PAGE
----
This chapter examines other aspects of the shifting structure of honor that defined Han society. First, it traces the evolution of the bravo (xia) associations in local communities. In the Western Han these were defined by killing or dying for one’s fellows, insisting on honoring one’s word, and devotion to duty. In the Eastern Han, the xia were increasingly defined through forming social networks—often including officials and nobles—in place of the violence that had been central. The chapter also examines how the family was increasingly declared to be both honorable and politically significant. Locally powerful families increasingly claimed the status of scholar or “man of service (shi),” and secured recognition as authorities in their communities. Thus kin-based elements of local society that were not formally part of the state became crucial to its functioning, and remained so in all later empires in continental East Asia. The importance of honor to these families was articulated in the emergent genre of the funerary inscription, which claimed to bestow immortal fame and celebrated the new ideal type of the retired social hermit who served and morally transformed his local community.
This book traces how a discourse of honor and shame helped create the imperial state in China. Through examining changing claims to honor, it studies Warring States articulations of new social roles and networks, early imperial redefinitions of the state’s power and its agents’ status, and how groups not employed by the state asserted a status that matched or exceeded that attributed to the bureaucracy. Such groups also denounced as shameful the elite pursuits of wealth or high office that motivated those who constituted the formal state and political elites. These groups included scholars, hermits, bravoes, writers, and locally powerful families, and, while not formally part of the state-defined public realm, in practice they became essential to the functioning of the imperial order. The roles that they played, and the language in which these were justified, came to define a non-state public realm which remained in permanent tension with the imperial government. Thus the evolving language of honor and shame allows us to move beyond a focus on the court and bureaucracy to achieve a more complete picture of Han imperial state and society.
The Warring States polity that emerged through the destruction of the old nobility and their segmentary polity was centered around an increasingly powerful autocrat, and based on peasants who paid taxes and provided military service. These two poles were linked by bureaucrats who registered the population and extracted taxes and services, and courtiers or counselors who assisted the ruler. States grew by swallowing up others, until only seven or eight remained, in which most peasants served in the armies. In Qin state, and probably others, this culminated in a state order that ranked the entirety of the free peasant population on the basis of service. Received texts and archaeologically-recovered documents show that the ranking of the population in this hierarchy of titles became fundamental to the legal and administrative orders that defined the place of the individual. Thus new ideas of honor and shame, elaborated in legal codes and administrative practices, were fundamental to the new states.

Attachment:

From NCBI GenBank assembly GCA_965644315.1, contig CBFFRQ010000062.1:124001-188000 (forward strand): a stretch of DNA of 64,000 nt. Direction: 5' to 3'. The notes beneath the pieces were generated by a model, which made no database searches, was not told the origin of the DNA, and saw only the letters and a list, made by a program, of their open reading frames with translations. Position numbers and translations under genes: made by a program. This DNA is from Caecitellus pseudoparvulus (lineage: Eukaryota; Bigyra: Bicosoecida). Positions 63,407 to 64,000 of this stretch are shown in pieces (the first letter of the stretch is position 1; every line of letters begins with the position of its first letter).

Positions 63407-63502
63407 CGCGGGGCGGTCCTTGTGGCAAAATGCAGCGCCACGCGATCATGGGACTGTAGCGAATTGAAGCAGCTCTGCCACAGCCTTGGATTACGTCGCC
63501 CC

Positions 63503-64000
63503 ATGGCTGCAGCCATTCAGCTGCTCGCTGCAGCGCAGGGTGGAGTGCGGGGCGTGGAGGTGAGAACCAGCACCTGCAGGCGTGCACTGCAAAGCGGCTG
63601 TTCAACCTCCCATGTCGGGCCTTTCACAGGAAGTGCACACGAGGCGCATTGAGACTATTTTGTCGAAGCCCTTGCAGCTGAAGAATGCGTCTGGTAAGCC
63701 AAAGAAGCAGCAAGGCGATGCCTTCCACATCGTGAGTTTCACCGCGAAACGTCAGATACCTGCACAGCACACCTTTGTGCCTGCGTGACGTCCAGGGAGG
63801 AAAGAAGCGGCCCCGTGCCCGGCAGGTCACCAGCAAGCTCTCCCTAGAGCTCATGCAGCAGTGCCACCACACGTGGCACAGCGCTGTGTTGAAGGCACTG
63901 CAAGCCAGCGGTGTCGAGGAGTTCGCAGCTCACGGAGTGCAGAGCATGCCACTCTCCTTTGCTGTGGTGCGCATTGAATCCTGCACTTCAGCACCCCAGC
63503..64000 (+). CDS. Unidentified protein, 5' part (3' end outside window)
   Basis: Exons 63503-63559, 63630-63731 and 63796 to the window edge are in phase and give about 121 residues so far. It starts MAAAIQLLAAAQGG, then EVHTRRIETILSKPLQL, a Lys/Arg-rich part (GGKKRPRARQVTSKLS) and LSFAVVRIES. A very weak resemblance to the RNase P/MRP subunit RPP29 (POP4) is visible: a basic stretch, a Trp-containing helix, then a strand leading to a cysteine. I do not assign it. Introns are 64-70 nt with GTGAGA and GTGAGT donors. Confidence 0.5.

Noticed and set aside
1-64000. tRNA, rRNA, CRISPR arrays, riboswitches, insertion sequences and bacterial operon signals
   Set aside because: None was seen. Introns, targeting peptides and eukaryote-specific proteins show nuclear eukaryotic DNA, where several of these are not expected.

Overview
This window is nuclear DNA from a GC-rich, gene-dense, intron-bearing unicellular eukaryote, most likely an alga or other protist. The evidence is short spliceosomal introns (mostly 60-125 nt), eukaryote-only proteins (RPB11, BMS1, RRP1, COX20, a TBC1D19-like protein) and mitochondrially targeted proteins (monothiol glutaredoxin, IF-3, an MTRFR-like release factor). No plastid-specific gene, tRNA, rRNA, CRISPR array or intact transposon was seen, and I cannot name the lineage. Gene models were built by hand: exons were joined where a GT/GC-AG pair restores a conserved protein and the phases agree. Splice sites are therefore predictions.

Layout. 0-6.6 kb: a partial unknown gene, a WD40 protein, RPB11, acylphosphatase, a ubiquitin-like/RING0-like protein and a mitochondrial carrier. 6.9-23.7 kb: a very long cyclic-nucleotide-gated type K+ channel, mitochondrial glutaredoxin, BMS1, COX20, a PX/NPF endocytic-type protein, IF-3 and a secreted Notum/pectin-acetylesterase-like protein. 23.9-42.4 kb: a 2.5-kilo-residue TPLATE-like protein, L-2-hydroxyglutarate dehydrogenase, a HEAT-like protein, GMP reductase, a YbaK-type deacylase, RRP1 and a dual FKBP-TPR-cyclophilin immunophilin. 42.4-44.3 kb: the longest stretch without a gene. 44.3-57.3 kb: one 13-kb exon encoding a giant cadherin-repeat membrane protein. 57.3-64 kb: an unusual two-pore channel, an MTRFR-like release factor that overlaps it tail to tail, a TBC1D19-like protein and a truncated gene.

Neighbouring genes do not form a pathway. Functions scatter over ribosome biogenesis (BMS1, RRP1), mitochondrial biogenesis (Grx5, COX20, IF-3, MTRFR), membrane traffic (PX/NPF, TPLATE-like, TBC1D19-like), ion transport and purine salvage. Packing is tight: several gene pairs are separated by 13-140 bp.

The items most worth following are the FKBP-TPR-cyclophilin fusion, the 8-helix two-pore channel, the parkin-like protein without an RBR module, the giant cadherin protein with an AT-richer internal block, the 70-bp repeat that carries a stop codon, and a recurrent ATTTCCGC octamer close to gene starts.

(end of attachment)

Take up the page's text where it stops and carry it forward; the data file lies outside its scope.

The next two chapters examine changes in the honor-shame discourse in the Warring States period (ca. 500 – 220 BCE), when larger, territorial states replaced the warrior aristocracy with bureaucratic administrators and peasant soldiers. Re-structuring Warring States society entailed forming new groups through elective ties of comradeship or discipleship and of devotion to political superiors. The honor/shame complex defined all these ties. This chapter traces the development of ideas about honor outside of ascribed status and the formal state order. These ideas were articulated by the earliest Chinese critical thinkers, who formed around the figure of Confucius. Defining themselves against conventional values, they claimed honor derived from devotion to study and virtues. They also argued that what others regarded as shameful, low status or poverty, could demonstrate a higher honor that refused to curry favor or pursue wealth. Although they sought rulers’ patronage, and offered them advice, they rejected serving those who refused the virtues they espoused, thus proving their true honor. Several rulers granted such men titles and stipends that did not entail government service. Finally, claims to honor in this period marked the emergence of networks of patrons and clients, as well as those formed by bravoes.
In this major new study, Mark Edward Lewis traces how the changing language of honor and shame helped to articulate and justify transformations in Chinese society between the Warring States and the end of the Han dynasty. Through careful examination of a wide variety of texts, he demonstrates how honor-shame discourse justified the actions of diverse and potentially rival groups. Over centuries, the formally recognized political order came to be intertwined with groups articulating alternative models of honor. These groups both participated in the existing order and, through their own visions of what was truly honourable, paved the way for subsequent political structures. Filling a major lacuna in the study of early China, Lewis presents ways in which the early Chinese empires can be fruitfully considered in comparative context and develops a more systematic understanding of the fundamental role of honor/shame in shaping states and societies.